In cases where peroneal nerve damage or impairment is causing foot drop, functional electrical stimulation (FES) can be an effective form of treatment. Therapeutic FES treatment in conjunction with physical therapy can help stimulate damaged nerves and muscles and promote motor recovery.
FES treatment uses sophisticated equipment to deliver targeted pulses of electrical current that evoke muscle contraction and activity. This can improve muscle functionality, enhance blood flow and range of motion, reverse muscle atrophy, and—in some cases—help foot drop sufferers regain some or all of their ability to lift their foot/feet and walk normally. Portable FES devices designed specifically for foot drop patients are also available. These systems deliver low-level FES impulses targeting the peroneal nerve, allowing wearers to achieve improved foot dorsiflexion and walk more naturally—with improved speed, stability, and confidence. These two-part systems use a specialized sensor to monitor the motion and position of the leg, in conjunction with a stimulator that delivers the electrical impulse and stimulates the peroneal nerve.
Physical therapy is an important and often effective treatment option for foot drop that can be used alone or in conjunction with another treatment. The overall goal of any therapeutic or rehabilitation program for foot drop is to strengthen the muscles in the foot, ankle, and lower leg, enhance joint function and range of motion, prevent stiffness, minimize the chances of re-injury, improve balance and stability, and ultimately achieve improved mobility and regain a normal gait.
While the specific details of a therapy program for foot drop symptoms may vary from patient to patient, strength and balance training, stretching, and range of motion exercises are standard. Exercises include stretching with towels or exercise bands, seated or standing lifts, ankle dorsiflexion and plantar flexion exercises (pulling the foot toward you and pushing it away from you) with resistance from exercise bands, and even picking up small objects with your toes.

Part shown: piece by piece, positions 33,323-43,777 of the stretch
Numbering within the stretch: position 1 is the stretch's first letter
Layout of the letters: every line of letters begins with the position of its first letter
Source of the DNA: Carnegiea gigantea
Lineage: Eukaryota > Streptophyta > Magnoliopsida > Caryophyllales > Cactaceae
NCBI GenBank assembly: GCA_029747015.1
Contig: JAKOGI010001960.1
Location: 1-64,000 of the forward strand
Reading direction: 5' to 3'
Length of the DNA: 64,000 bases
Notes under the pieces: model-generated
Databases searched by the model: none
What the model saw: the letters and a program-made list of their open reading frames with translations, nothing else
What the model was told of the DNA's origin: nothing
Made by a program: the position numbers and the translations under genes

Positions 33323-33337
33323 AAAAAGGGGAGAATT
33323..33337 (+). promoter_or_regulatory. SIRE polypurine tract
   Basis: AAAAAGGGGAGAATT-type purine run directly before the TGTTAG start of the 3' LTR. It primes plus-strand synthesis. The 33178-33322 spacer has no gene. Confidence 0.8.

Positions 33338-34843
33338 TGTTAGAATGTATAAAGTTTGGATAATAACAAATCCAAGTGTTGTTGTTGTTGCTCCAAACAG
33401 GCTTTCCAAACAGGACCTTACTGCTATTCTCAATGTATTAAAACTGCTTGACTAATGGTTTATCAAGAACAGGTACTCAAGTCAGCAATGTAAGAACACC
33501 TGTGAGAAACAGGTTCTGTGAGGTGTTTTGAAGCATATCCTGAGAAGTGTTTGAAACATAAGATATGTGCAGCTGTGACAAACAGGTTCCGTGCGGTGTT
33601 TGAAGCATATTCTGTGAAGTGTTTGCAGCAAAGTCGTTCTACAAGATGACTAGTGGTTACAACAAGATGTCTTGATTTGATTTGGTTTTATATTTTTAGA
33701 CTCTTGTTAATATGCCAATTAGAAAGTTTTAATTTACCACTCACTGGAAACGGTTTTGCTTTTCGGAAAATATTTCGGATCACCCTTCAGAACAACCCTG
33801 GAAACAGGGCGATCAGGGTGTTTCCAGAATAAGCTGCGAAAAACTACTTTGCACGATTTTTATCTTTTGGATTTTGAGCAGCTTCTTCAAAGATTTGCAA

Foot drop patients should participate in a personalized therapeutic program under the guidance of a physical therapist with demonstrated experience working with foot drop patients. While in-office visits and therapy sessions are critical, most programs also include a home component with a series of exercises that the patient can perform independently.
External support and bracing
After determining the root cause for the foot drop and beginning a therapy program that incorporates the many facets of therapeutic care, including strength training, range-of-motion stretches, balance training, etc, the next step involves orthotic treatment to improve function and safety while reducing the risk of joint damage until the patient has fully recovered. An ankle-foot orthosis (AFO) can help to stabilize the affected foot and help foot drop patients maintain a normal foot position.
It is highly advisable that doctors and therapists who frequently see patients with foot drop take the time to establish a good working relationship with an orthotist. That relationship is the key to ensuring a collaborative, multidisciplinary approach where the patient, the therapist, and the orthotist are all on the same page.
The highest priority of orthotic care is patient safety. Safety can be greatly improved by use of an AFO by restricting or reducing plantar flexion during swing phase of gait, and thereby reducing the risk of a fall due to catching the toes on the ground. Without the use of an AFO, many gait deviations are utilized to clear the foot during swing phase, including circumduction, hip hiking, and contralateral vaulting. These deviations increase the energy expenditure of the gait and can create muscle imbalances that often lead to further issues and complications.